August 19, 2016 -
Two years after it was launched as the first precision medicine trial supported by the National Cancer Institute, Lung-MAP has changed with the times. I am pleased to report that this change is good. Lung-MAP is going strong.
Since December, after a major revision, registration has nearly doubled to 959 patients. Lung-MAP is offered at more than 700 sites coast to coast. Those of you in Chicago next month for the group meeting can get a full Lung-MAP update on Friday, Sept. 16, from 2:30-3:30 p.m. in Regency D of the Hyatt. But I wanted to give everyone a preview here.
Lung-MAP is a unique “umbrella” trial that simultaneously tests several potential treatments for squamous cell lung cancer. As you know, about 20 percent of all lung cancers are squamous cell histology, and effective treatments remain elusive. Patients on the protocol undergo genetic screening of their tumors, and can either be matched to a new, targeted treatment or be placed in a sub-study testing nivolumab, the new immunotherapy, or a nivolumab combination treatment.
Lung-MAP is special not only because of its precision drugs and innovative design. It’s special because of its partners. While SWOG coordinates Lung-MAP, every adult group in the National Clinical Trials Network is accruing patients. And the NCI, the Foundation for the National Institutes of Health, and the Friends of Cancer Research have put in thousands of hours of work on the trial, helping to ensure it is a success. We’ve also had great support from pharmaceutical partners, including AbbVie, Amgen, AstraZeneca, Boehringer Ingelheim, Bristol-Myers Squibb, Eli Lilly, Genentech, Janssen Research & Development, Novartis, and Pfizer.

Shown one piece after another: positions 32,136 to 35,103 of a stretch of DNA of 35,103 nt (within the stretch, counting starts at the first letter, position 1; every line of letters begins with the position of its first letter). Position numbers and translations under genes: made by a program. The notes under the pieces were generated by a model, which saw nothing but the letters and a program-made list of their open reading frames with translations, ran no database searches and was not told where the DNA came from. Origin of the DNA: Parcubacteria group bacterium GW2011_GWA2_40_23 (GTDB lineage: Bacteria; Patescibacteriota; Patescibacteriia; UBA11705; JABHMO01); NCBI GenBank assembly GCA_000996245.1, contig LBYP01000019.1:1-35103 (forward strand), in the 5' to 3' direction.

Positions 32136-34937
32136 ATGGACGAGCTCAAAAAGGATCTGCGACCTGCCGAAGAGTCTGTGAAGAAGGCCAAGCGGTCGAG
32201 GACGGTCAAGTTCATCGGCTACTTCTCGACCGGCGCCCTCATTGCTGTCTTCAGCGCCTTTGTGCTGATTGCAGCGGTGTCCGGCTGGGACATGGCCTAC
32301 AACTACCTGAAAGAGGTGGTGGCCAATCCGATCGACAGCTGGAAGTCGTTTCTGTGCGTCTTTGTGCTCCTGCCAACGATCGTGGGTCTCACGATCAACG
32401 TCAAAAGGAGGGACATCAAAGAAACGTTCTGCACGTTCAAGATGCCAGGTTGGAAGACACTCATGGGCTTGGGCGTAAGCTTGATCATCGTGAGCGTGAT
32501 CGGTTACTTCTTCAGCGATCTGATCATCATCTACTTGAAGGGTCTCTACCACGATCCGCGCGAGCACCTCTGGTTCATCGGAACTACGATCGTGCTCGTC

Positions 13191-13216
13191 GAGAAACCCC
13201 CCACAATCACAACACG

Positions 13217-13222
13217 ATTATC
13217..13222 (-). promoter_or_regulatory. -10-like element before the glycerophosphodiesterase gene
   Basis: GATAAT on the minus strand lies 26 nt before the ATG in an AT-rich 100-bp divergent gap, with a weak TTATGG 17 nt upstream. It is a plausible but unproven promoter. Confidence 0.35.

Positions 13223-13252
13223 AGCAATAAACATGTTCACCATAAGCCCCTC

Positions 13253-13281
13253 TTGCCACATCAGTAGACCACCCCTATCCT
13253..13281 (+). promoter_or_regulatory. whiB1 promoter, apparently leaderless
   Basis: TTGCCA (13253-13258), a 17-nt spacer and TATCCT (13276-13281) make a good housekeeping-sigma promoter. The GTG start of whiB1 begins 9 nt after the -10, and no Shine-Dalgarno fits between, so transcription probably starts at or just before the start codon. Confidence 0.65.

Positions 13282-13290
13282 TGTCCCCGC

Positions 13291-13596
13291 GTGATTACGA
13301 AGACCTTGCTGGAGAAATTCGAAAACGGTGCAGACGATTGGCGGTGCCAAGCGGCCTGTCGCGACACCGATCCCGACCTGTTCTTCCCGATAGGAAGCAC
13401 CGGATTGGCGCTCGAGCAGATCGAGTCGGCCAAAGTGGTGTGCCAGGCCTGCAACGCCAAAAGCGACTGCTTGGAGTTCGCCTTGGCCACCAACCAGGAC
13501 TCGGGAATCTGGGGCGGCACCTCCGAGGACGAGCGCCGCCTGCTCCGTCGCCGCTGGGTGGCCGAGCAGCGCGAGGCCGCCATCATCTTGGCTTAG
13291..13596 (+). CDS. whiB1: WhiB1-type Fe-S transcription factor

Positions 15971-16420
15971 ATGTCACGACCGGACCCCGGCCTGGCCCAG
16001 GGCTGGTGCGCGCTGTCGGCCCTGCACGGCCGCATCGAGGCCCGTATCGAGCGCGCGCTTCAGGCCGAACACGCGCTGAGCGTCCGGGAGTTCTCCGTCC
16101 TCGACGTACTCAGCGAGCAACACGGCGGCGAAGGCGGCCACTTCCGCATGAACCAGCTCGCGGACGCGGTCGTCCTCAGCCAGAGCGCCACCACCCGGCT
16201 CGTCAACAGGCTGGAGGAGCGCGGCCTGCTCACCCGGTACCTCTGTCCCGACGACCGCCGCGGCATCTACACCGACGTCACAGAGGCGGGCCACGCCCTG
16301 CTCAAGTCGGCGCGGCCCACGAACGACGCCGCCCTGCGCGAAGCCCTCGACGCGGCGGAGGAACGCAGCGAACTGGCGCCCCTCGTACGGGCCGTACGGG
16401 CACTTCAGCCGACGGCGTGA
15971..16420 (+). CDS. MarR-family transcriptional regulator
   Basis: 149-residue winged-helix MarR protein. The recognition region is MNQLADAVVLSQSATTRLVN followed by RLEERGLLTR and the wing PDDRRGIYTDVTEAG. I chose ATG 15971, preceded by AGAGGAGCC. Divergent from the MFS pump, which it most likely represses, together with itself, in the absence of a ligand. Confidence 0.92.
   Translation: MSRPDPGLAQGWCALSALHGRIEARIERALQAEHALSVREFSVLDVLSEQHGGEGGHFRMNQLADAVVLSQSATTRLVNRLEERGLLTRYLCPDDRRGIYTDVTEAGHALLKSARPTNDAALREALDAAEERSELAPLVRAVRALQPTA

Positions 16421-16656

Conducting such a complex and novel trial certainly isn’t easy. There have been a few bumps, especially with FDA approval last year of nivolumab – a major change to standard of care treatment. But the December revision made enrollment faster and easier, and made the trial more enticing.
Lung-MAP keeps evolving, and this year has added patient reported outcomes. More exciting changes are ahead. Right now, the trial offers three sub-studies of targeted treatments and one non-match immunotherapy sub-study. Later this year, we expect to open a new sub-study evaluating a PARP inhibitor.
A new Lung-MAP site coordinators committee, made up of 12 clinical research professionals from across the U.S. and Canada, gathers for the first time in Chicago. The group will advise the study chairs and the accrual enhancement committee on enrollment strategies, patient and promotional materials, changes to study procedures, data collection, and staff training materials. In addition, the accrual enhancement committee is hard at work on a promotional campaign geared to patient advocacy groups that will include a video, social media graphics, an electronic brochure, and more.
Thanks to the many people and partners working on Lung-MAP and helping it evolve over time and with changes in science and oncology. Special thanks to the thousands of investigators helping us accrue. Your commitment is deeply appreciated.